I asked my well-read group of friends what books are on their must-read list for babies and toddlers and they responded with the following titles.

And favorite children’s’ book authors include Sandra Bonynton, Richard Scarry, Mo Willems, and Oliver Jeffers.

I would add Little Blue Truck, Ferdinand, Chu’s Day, A Camping Spree with Mr. Magee, Llama Llama Time to Share, and If Jesus Came to My House. 

What books are on your top 10 list for babies and/or toddlers? 

What Should I Read Next?


Reading List, 2014

I set my GoodReads reading goal to 36 books this year, before I found out I was pregnant. Now my goal is to finish 36 books before baby arrives and I’m 14 books in to finishing my goal. Why must I finish before baby arrives? Well, let’s just say reading and nursing at the same time was very difficult for me the first time around, although I did manage to read Cutting for Stone (and it’s a LONG book) on my iPhone during feedings. So maybe there’s hope after all for my literacy well being.

I’ve read a lot of Young Adult fiction this year. After reading the heartbreaking The Fault in Our Stars, I took a hiatus from John Green but then read his other books in quick succession. None were as good as TFIOS, but all were enjoyable. And I kept wishing books like this existed when I was growing up. I also found mention of A.S. King’s Reality Boy on a book blog, and immediately downloaded it to listen to on my commute. Even though it’s YA, it was amazing. So, so good.

At some point, I will review some of my other recent reads, but I will quickly say this: read the Veronica Mars novel after you watch the movie, and prepare to have your socks knocked off!

Right now, I’m reading The Goldfinch, which is really good (and sad!) but very dense and it’s going to take me a while to finish. So in addition to this lunchtime read, I want to add something lighter to bedtime reading. Oh, and audiobooks. I need suggestions as everything I want to listen to is already checked out from the library.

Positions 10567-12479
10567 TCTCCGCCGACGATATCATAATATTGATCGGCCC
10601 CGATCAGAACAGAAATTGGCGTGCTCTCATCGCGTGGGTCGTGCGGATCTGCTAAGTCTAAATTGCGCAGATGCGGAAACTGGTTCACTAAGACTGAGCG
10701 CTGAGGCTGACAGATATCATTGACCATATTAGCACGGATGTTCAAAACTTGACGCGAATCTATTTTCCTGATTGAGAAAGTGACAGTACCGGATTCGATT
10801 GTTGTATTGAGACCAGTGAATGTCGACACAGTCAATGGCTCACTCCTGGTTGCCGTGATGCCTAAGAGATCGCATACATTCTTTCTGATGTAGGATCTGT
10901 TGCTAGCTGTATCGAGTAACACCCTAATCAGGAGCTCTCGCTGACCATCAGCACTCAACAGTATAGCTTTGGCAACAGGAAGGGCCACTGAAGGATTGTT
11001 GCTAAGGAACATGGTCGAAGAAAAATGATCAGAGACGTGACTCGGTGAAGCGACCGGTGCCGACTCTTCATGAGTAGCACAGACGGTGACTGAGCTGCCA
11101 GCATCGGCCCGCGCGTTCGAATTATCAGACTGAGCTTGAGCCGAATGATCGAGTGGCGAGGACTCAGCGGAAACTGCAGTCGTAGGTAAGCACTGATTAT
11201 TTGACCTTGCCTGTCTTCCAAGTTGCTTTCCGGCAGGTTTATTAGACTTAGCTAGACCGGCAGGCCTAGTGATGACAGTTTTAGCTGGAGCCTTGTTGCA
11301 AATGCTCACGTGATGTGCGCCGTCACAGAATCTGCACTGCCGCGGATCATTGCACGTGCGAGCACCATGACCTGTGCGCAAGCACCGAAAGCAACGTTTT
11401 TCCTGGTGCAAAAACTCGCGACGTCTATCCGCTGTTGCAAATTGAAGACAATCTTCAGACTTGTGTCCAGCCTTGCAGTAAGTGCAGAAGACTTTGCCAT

What’s the best thing you’ve read lately? Is the rest of the Divergent series worth reading? Because let’s be real, it’s no Hunger Games!

I’m Reading a Book

Last night, we were all exhausted but I really wanted potato salad. So while the eggs boiled and the potatoes cooked, Future President watched Chuggington (side note: I didn’t think a train show more annoying than Thomas could exist, yet there it is!), I played Candy Crush and my husband read a book.

“What are you doing, Daddy?” Future President asked, because normally the appearance of an iPad means YouTube videos of model trains. “I’m reading a book,” replied my husband. Future President expected the lion and the horse at the top of the page to start moving when he touched them, but other than that, he took the response in stride. To him, it’s perfectly normal for everything to be stored in a small object like an iPad. He will never know a time when reading books required possessing the physical object. And while our preference is to read physical books to him, it’s entirely possible that by the time he is reading himself, he will prefer eBooks.